Conflict continues to endanger civilians, hinder livelihood activities, and restrict movement
Ukraine’s winter season increases food, health, and shelter needs among vulnerable populations
USAID/OFDA partners provide critical health, protection, shelter, and WASH assistance to vulnerable populations in eastern Ukraine
Despite numerous ceasefire agreements, including the December 23 armistice, daily clashes continue to result in civilian casualties and damage to critical infrastructure in the government-controlled area (GCA) and non-government controlled area (NGCA) near the contact line in eastern Ukraine’s Donetsk and Luhansk oblasts. Nearly 40 percent of people living along the contact line are affected by shelling every day, the UN reports.
Conflict had affected approximately 4.4 million people in eastern Ukraine as of December, and more than 75 percent of the conflict-affected population required humanitarian assistance, according to the UN. On December 7, the UN released the 2018 Ukraine Humanitarian Response Plan (HRP) requesting $187 million to reach an estimated 2.3 million people, particularly vulnerable populations near the contact line.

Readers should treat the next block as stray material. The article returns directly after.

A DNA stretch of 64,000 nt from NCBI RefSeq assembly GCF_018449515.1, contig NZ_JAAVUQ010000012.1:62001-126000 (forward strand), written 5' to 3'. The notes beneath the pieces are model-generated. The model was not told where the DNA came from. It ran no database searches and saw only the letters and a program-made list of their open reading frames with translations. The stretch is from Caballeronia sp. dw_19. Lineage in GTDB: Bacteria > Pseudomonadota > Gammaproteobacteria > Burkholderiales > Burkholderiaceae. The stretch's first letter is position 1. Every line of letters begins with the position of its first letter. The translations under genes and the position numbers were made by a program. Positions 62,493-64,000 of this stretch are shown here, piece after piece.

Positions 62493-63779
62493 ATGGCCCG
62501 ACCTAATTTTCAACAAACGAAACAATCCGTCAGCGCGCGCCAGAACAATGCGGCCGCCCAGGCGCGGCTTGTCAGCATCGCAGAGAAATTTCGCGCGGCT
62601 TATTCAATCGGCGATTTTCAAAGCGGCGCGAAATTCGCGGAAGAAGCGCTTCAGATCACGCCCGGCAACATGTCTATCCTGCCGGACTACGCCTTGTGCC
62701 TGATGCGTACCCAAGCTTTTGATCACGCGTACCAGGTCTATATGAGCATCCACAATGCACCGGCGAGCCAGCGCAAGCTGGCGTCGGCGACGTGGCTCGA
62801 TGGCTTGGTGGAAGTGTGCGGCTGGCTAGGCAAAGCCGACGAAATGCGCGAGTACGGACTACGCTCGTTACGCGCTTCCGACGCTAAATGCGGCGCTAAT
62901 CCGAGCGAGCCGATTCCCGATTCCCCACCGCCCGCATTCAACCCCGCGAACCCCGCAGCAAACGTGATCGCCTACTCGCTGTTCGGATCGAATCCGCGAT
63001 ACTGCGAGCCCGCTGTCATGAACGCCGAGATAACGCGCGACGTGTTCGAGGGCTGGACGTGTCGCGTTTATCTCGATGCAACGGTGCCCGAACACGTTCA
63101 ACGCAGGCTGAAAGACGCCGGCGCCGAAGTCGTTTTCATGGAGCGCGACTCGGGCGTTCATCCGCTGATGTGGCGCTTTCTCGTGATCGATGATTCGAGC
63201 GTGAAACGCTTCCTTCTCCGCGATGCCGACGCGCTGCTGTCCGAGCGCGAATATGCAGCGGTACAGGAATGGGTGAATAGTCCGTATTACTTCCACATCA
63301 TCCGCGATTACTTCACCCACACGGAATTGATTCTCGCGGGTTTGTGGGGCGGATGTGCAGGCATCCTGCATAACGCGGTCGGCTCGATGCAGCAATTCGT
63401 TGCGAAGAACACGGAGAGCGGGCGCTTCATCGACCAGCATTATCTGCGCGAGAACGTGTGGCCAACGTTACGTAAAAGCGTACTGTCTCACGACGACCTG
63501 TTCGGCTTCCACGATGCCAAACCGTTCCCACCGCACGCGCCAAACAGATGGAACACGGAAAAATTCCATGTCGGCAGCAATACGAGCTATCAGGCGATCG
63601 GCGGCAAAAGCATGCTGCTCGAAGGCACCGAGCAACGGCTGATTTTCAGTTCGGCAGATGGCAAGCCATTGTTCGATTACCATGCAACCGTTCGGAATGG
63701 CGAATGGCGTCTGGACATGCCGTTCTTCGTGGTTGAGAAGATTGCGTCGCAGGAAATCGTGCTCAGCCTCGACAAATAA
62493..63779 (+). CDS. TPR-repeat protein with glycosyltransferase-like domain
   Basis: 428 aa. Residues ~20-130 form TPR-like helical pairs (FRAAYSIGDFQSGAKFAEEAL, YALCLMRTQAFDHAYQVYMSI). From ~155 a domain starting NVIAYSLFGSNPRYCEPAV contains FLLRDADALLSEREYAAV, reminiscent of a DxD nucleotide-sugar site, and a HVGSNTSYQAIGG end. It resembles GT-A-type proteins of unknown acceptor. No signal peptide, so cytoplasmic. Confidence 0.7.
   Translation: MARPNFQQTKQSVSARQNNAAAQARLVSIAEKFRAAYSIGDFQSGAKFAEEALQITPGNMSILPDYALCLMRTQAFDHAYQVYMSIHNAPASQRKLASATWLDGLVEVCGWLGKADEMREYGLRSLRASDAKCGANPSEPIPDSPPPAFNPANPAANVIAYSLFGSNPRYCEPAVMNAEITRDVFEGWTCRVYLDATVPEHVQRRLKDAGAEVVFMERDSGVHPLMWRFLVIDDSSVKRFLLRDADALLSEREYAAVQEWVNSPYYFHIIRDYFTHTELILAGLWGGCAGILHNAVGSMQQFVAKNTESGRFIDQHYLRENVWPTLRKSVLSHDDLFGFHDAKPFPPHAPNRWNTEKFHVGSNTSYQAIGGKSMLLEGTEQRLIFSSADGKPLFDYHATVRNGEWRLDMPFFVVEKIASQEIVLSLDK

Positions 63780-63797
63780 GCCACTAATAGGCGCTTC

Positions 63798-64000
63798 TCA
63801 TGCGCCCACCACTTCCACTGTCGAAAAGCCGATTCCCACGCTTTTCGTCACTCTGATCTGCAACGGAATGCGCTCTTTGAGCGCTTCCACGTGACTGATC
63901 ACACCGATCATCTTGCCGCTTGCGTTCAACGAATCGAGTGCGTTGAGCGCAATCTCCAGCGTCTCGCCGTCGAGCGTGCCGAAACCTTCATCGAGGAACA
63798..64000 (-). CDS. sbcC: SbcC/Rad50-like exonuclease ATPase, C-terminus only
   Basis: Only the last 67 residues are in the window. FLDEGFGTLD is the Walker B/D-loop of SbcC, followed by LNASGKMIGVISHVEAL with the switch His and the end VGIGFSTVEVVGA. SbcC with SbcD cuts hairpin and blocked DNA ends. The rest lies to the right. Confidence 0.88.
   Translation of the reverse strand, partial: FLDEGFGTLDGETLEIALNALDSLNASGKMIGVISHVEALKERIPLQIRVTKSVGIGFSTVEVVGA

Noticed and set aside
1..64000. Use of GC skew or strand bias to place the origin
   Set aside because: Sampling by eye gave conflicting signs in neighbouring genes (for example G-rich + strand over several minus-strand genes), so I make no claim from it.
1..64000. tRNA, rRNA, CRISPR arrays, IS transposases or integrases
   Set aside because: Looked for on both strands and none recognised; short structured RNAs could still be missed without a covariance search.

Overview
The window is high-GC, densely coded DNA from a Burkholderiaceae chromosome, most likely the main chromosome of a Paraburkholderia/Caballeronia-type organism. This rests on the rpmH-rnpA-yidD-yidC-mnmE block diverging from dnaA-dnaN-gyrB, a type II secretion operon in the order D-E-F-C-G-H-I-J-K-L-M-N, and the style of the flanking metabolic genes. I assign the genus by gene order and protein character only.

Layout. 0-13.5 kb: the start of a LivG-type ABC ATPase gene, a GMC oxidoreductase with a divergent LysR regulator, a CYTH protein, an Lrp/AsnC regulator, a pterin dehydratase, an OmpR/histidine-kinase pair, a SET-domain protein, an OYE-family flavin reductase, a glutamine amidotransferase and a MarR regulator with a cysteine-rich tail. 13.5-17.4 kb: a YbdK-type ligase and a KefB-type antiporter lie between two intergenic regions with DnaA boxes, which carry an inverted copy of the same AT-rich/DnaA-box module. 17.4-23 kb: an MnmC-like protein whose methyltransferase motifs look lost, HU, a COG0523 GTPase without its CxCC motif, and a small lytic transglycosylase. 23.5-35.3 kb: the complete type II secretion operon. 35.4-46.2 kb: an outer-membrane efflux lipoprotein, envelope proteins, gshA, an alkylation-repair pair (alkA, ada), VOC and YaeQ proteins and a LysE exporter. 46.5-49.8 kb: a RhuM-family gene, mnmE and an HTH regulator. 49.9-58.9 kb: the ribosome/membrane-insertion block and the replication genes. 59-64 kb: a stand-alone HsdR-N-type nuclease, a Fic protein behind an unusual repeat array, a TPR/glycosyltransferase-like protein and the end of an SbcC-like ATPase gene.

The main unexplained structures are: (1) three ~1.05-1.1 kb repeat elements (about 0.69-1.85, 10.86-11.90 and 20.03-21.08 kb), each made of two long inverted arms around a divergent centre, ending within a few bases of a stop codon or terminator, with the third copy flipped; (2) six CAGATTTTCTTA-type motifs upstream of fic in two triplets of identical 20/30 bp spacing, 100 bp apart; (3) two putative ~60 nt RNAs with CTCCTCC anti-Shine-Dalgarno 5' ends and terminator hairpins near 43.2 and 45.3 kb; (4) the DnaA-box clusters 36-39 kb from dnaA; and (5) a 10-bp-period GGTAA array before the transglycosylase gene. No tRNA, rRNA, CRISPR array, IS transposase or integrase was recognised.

Humanitarian needs, particularly for food, health, and shelter, continue to increase in eastern Ukraine due to harsh winter conditions in the country’s November-to-March cold season. During the 2016/2017 cold season, more than 20 percent of households in the GCA and NGCA reported they were unable to meet basic food needs. Lack of heat is also a primary concern; insufficient electric utility maintenance poses a high risk of power cuts in 2018, while shelling continues to damage water pipes and stations, which may lead to failure of water-dependent heating systems.
In FY 2017, the U.S. Government (USG) provided more than $27 million—including approximately $9 million from USAID/OFDA and $3 million from USAID/FFP—in humanitarian assistance to meet the emergency food, health, protection, shelter, and water, sanitation, and hygiene (WASH) needs of conflict-affected populations in Ukraine.